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Go Back To Where You Came, Frum

I think everybody in my corner of the internet has a gentleman's understanding that pointing out the hilarious lies of the Wall Street Journal editorial page is my job. I got that job from Michael Kinsley. One day I hope to pass it on to somebody else. I don't take kindly to it when somebody takes my job. Especially when that somebody is a foreigner like David Frum:

I used to write editorials for the Wall Street Journal myself, 20 years ago now.
So I’m well aware of the challenge faced by those assigned to compose these documents. The strict demands of the paper’s ideology do not always lie smoothly over the rocky outcroppings of reality. It can take considerable skill to match the two together.
In that regard, this morning’s lead editorial about the debt-ceiling crisis is a true masterpiece.
If you were to write a story about government debt, you’d probably be inclined to write about the two sets of government decisions that produce deficits or surpluses: decisions about expenditure and decisions about revenue. You’d want to do that not only as a matter of fairness, but also as a matter of math.
And that’s why, my friend, you would wash out as a WSJ.

It's no fun to lose your job when an immigrant underbids your wages, but it's even less fun when a Canadian immigrant overbids your quality. I mean, this bit from Frum makes me want the INS to start checking the papers of all Canadian immigrants, and maybe conduct some surprise raids of sports bars during hockey season:

It must have taken some searching, but the Journal managed to find a chart vaguely relating to debt that went up under Clinton and stayed flat under Bush. They chose chart 11.1 from the historical tables of the Offices of Management and Budget. (That’s more information by the way than the Journal included – I guess they wanted to enhance the treasure-hunting fun of those curious to check their work.)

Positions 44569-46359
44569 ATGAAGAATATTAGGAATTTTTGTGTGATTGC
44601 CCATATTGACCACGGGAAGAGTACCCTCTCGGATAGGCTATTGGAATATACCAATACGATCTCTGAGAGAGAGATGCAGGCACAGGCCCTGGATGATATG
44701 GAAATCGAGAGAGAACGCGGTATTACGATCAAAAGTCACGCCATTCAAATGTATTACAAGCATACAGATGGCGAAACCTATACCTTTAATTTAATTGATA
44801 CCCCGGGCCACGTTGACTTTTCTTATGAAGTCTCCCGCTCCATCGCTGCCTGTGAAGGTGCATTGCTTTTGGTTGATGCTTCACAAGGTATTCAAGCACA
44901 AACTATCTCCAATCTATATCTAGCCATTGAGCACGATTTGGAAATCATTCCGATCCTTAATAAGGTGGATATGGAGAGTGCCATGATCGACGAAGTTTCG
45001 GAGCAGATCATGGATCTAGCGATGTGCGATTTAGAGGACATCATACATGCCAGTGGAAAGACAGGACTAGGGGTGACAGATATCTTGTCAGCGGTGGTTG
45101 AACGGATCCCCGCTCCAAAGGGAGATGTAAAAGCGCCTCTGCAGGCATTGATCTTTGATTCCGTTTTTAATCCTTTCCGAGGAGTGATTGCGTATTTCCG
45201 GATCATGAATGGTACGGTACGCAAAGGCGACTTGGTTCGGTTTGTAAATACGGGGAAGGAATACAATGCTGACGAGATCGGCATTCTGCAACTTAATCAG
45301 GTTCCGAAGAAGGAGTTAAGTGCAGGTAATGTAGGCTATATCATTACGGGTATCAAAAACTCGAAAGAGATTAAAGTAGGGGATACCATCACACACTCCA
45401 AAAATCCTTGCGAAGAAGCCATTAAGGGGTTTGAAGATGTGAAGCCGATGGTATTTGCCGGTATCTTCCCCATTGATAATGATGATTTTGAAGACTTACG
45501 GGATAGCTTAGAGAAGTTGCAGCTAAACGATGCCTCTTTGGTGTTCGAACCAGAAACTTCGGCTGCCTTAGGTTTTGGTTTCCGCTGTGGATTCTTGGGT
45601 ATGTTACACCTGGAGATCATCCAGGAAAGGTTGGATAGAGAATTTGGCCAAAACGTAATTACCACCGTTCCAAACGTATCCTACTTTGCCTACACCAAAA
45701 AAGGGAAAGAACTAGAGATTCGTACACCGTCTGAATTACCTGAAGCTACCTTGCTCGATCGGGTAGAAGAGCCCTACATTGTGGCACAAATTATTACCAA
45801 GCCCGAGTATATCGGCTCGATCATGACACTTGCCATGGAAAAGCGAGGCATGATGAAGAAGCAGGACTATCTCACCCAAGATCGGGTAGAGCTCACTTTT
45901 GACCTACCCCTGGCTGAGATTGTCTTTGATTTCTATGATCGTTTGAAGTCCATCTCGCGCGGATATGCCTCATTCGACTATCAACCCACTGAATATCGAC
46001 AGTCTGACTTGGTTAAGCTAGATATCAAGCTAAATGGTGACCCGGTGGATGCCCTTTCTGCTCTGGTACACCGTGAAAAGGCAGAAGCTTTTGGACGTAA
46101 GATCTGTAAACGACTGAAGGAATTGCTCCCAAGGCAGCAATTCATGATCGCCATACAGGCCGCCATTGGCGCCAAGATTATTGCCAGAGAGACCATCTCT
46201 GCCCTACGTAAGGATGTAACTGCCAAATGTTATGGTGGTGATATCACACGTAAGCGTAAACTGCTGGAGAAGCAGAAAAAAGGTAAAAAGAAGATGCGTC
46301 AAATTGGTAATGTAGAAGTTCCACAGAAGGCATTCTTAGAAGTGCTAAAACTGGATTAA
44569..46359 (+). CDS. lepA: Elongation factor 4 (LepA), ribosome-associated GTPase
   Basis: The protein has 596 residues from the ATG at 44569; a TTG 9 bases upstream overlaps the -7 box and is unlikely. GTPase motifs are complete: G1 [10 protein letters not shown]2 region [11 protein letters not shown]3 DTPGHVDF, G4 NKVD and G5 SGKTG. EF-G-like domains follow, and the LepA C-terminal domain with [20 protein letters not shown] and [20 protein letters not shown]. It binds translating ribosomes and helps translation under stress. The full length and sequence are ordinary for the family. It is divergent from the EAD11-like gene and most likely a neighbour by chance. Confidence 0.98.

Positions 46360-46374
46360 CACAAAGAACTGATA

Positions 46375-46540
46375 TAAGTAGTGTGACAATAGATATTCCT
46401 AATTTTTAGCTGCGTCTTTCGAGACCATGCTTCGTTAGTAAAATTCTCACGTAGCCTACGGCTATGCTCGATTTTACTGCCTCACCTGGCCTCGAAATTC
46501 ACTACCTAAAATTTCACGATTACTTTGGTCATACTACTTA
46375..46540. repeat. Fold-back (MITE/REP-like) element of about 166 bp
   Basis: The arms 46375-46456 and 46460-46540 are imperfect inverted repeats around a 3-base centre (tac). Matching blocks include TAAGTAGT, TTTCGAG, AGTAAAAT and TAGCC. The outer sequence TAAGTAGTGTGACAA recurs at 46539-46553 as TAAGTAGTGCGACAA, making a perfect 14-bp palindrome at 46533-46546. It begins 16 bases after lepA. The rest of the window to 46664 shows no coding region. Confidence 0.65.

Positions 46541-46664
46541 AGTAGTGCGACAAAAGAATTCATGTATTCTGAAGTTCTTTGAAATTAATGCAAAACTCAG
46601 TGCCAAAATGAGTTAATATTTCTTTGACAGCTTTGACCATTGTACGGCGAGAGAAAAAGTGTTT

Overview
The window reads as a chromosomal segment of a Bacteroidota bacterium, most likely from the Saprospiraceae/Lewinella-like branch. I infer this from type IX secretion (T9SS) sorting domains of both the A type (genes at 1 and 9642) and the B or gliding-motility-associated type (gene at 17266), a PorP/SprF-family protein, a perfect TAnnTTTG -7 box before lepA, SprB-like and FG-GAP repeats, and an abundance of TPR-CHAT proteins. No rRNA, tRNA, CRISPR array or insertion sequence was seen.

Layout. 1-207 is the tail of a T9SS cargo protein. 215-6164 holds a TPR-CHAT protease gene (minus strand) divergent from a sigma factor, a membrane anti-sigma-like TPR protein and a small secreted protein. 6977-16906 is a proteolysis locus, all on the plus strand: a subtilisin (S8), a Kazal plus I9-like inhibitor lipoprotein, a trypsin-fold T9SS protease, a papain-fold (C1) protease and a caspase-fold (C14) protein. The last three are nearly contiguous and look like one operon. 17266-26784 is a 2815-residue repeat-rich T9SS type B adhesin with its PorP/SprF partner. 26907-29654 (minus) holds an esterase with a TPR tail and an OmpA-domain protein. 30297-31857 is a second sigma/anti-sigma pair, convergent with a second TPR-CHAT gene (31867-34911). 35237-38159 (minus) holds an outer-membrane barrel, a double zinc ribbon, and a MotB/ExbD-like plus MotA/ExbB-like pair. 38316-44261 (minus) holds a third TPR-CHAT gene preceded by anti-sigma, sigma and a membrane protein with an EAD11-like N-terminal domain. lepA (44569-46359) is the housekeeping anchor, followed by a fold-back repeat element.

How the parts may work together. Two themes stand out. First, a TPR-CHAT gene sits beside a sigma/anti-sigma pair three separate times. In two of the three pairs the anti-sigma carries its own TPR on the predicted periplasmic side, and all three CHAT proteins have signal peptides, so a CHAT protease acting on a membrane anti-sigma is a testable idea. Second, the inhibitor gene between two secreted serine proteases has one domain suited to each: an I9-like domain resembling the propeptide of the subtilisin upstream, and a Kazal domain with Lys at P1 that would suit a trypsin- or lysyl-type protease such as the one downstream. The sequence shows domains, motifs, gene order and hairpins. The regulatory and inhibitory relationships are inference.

You can see the original of the chart here: “Summary Comparison of Outlays for Payments to Individuals, 1940-2016, as percentage of Total Outlays.”
What’s so great about this chart is that it excludes two of the biggest federal spending programs: Medicare Part B and Medicaid, both of whose costs rose faster in the Bush 2000s than in the Clinton 1990s. Isn’t that ingenious? Would you ever have thought of doing that? Again – that’s why you would wash out. This is not a job for just anyone.

Right, and pointing this out is not a job for you, Frum. Stay out.

Anyway, despite the exceptionally strong job Frum has done -- and you can read the rest of his item for more still -- I wanted to gnaw on some of the meat Frum left on the bone. Check out this chart appearing in the same editorial:

Now, if you know much about budgeting, you know perfectly well that the chart does not measure an "Obama-Pelosi Blowout." In 2009, the economy cratered. That caused the denominator in the outlay/GDP percentage to shrink. Additionally, automatic stabilizers on programs like unemployment and food stamps skyrocketed as the need spiked. None of these things represented decisions by Obama and Pelosi (or Harry Reid, curiously absent.) It's true that they did pass an economic stimulus with temporary spending that contributed further to the rise on spending asd a percentage in GDP, but the Journal does not disaggregate the effects, instead pretending the whole rise resulted from Democratic choices.

Next, note the scale on the Journal's chart. It's very tight, with a bottom bound of 17% and a top bound of 26%, so that changes of a few percentage points of GDP appear gigantic. For an interesting contrast, here's how the Journal does it when it wants to make the changes look small. A hardy Journal perennial going back at least a couple decades is the chart purporting to show that revenue never really changes that much -- i.e., low tax rates and high tax rates produce about the same amount of revenue. For instance:

Notice the scale here goes from 0 to 90, so that even pretty large changes look like tiny blips. This is one of the first tricks I remember reading about in "How To Lie With Statistics" in college. You play with the scale of the chart to make changes appear as large or as small as you desire.

Meanwhile, maybe Frum can go point out some logical error in the National Post's editorial on lumber tariffs.